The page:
Now if you just want to wipe your drive completely and you are absolutely sure that no other hard drives/CD/DVD/USB/floppy drives are attached to the computer except the drive that you are going to wipe, the you can simply type autonuke at the prompt and hit Enter.
This will automatically start DBAN, seek out any drive that it can find and start to wipe it. The default data sanitization method that the latest version of DBAN (v.2.27) uses is the DoD Short method. This method is good enough to prevent software based programs from recovering any data on your drive, but it may (although highly unlikely) still be possible for a hardware based recovery firm to get some data back. The likelihood of the data that could be recovered being usable is very remote and can involve thousands of pounds for a specialist company to attempt a recovery. The default method if perfectly fine for all but the most paranoid users.
So what about the other wiping methods that DBAN has?
Well, DBAN comes with 6 data sanitization methods to choose from and depending on which one you choose will also depend on how long it will take and how secure the wipe will be. To access the more advanced functions of DBAN, hit Enter and let the program load. It will check for devices as well as gather information on them, but won’t execute a wipe. Once it has finished (15 seconds) you will be presented with a window similar to the one below. Please note that I am running DBAN using VirtualBox for the purposes of this article, so ignore the 500MB ATA disk you can see. I will instead be wiping the SCSI USB stick.
Now as you can see from the screenshot above, DBAN has found 2 drives that it can wipe on my computer. In this article I am wiping my 4GB USB stick, so using the up and down keys I select the drive I wish to wipe. The other one as I have explained is the virtual drive used for this article, but if you are running DBAN on your machine, and only wish to wipe certain drives, and not the drive that has your OS on, then this is how you can select individual drives. To select a drive/s simply use the up/down keys, select the drive and hit the Space Bar (or Enter) to select it. Once you do that you will notice that it will add the [WIPE] command to the selected device. (to unselect it, just hit the Space bar/Enter again)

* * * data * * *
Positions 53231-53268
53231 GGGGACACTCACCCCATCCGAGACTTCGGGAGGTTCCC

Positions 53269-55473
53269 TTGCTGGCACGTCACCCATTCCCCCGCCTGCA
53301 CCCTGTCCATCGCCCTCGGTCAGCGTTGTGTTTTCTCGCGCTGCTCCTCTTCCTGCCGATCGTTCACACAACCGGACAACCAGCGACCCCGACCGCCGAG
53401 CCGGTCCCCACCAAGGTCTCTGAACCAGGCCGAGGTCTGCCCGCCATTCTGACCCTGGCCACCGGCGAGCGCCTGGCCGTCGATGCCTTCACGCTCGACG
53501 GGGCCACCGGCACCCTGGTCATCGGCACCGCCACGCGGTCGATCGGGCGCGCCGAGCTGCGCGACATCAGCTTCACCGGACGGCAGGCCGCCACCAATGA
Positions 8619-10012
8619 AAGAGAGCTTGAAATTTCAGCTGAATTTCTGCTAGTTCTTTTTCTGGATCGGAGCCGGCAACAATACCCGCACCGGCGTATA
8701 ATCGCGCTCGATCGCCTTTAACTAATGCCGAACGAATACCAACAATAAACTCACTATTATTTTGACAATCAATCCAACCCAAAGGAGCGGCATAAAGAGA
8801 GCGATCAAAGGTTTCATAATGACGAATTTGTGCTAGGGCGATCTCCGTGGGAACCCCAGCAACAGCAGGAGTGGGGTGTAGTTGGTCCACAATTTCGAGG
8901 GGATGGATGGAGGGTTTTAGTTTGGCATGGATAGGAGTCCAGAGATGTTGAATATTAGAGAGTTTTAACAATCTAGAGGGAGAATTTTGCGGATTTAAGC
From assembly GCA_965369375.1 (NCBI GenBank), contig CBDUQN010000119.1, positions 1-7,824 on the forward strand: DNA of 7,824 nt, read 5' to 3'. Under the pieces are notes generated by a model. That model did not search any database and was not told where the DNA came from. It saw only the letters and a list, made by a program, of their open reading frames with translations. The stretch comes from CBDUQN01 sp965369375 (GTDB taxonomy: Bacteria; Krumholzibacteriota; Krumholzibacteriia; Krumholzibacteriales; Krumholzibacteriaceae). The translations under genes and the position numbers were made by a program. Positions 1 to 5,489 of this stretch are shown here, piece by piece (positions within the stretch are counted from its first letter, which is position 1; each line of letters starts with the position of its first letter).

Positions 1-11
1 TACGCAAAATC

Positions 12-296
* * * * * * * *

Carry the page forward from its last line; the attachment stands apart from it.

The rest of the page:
Now you have selected the drive/s that you are going to wipe, lets take a quick look at the various methods you can use. To find these hit the M key and use the up/down keys to find information on each method. Once you have decided on the wiping method, just use the Space Bar to select it.
This method should be used for when you are re-allocating a device internally within your company or just wish to wipe the device before reinstalling an OS. It will only complete one round using the Write Zero sanitation method and therefore has a low security rating. Use this is you are going to re-use the device yourself. If you are concerned that data can be recovered after wiping with this method, then you should instead use one of the other sanitation methods listed below
RCMP TSSIT OPS-II
This is the advised sanitation method that has been certified by the Royal Canadian Mounted Police department as a secure method of wiping data from a device, although their new standard for wiping data is to use the CSEC ITSG-06 method even though most wiping tools still use the older (and still adept) OPS-II method. The TSSIT stands for the Technical Security Standard for Information Technology. This method is very effective at wiping all traces from a drive rendering recovery impossible using either a software or hardware recovery process. It uses 8 passes in total, with the first 7 passes writing different characters (0 on first pass, 1 on 2nd pass, 0 on third pass, 1 on 4th pass etc) and then on the 8th pass will write a random character and verify the write.
This uses the same method as the DoD 5220.22-M standard method below, but instead of the full 7 passes it will instead use 3 passes consisting on pass 1,2 & 7 of the standard DoD 5220.22-M sanitation method. Pass 1 – write 0, Pass 2 – write 1, Pass 3 – Write random character and verify the write.
As stated above this is the standard method approved by the DoD (US Department of Defence) and uses the full 7 passes, with the final one being a verification of the write as well as writing a random character.